Each man’s character is revealed in his reaction to these discoveries, and we learn who they are, even as we never know their names: Juror #5, Jack Klugman, from the wrong side of the tracks, a reluctant expert on switchblade technique. Martin Balsam as the foreman, Juror #1, a frustrated football coach whose sheepish change of vote never fails to bring tears to my eyes (it’s the moment when you really sense a momentum switch.) The more modest men: Jurors #2, 6, 11, and 12, a bank clerk, a painter, an immigrant watchmaker, and an advertising man, solidly played by John Fiedler, Edward Binns, George Voskovec, and Robert Webber, four actors whose careers went… where? (At least Fiedler became the voice of Winnie the Pooh.) Juror #4, perhaps the most formidable, E. G. Marshall’s cool financier.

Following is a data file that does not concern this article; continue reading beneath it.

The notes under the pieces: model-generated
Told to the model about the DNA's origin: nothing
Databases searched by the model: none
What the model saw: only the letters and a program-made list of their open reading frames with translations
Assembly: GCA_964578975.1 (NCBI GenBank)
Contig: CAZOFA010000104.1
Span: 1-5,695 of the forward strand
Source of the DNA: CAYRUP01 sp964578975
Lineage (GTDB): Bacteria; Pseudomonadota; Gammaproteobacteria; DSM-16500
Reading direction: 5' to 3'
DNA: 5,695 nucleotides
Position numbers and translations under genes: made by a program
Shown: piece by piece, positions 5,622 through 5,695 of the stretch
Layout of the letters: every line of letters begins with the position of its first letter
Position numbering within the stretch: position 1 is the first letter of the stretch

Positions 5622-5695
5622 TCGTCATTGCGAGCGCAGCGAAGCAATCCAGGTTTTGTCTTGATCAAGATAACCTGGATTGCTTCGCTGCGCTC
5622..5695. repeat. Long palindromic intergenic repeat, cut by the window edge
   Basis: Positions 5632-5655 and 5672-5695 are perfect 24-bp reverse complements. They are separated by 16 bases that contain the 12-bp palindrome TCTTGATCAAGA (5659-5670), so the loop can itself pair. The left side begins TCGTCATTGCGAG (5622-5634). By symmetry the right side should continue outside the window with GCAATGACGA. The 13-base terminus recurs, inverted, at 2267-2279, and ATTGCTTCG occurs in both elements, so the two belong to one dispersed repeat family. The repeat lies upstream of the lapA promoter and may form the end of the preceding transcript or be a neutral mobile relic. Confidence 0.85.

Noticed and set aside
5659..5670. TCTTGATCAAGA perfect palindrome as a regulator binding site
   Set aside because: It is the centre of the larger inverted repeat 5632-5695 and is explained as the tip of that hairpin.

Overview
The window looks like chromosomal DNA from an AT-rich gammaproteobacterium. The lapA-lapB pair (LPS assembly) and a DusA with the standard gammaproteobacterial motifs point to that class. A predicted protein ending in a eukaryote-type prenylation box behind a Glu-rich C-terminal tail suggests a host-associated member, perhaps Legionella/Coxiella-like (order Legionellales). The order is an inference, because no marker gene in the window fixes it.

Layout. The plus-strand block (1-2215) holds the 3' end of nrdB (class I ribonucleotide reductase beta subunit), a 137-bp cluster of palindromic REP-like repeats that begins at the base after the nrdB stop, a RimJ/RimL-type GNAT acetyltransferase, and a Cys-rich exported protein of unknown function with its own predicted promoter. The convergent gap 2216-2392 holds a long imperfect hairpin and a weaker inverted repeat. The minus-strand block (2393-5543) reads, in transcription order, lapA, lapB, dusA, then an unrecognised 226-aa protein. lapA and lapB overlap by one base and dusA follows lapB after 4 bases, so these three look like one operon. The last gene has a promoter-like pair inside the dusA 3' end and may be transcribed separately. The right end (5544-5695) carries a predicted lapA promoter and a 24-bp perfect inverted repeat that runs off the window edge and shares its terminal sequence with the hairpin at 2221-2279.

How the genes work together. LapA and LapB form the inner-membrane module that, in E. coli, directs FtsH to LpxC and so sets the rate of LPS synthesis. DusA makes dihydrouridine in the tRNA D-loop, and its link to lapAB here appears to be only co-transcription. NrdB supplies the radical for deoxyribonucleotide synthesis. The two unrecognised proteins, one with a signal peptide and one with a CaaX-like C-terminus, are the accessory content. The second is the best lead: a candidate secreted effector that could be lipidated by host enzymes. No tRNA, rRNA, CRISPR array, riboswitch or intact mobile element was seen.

In the center of all this is Fonda’s Juror #8, and Lee J. Cobb’s Juror #3, the extremes of reason and unreason, quiet and noise.
Let’s face it: 12 Angry Men is liberal propaganda. Fonda, who helped produce, and Lumet, who both produced and directed, were unrepentant liberals. But this is no tune to a leftist beat–in fact, Fonda’s emotional appeals are often shown to be wrong-headed. On numerous occasions were reminded that there is, in fact, a very real chance that this young man in question is guilty.
12 Angry Men is about a process. The process of debating and examining facts, and trying to do so in as unemotional and unprejudiced manner as possible when sitting on a jury, perhaps the most significant part of this democracy. Trying to rise above prejudice, above hate, is the goal, and it’s a difficult one.
I first saw 12 Angry Men in a high school social studies class in Mt. Pleasant, MI, and was surprised to hear James Parrish had also seen it for the first time in his high school social studies class in South Johnston High School in North Carolina.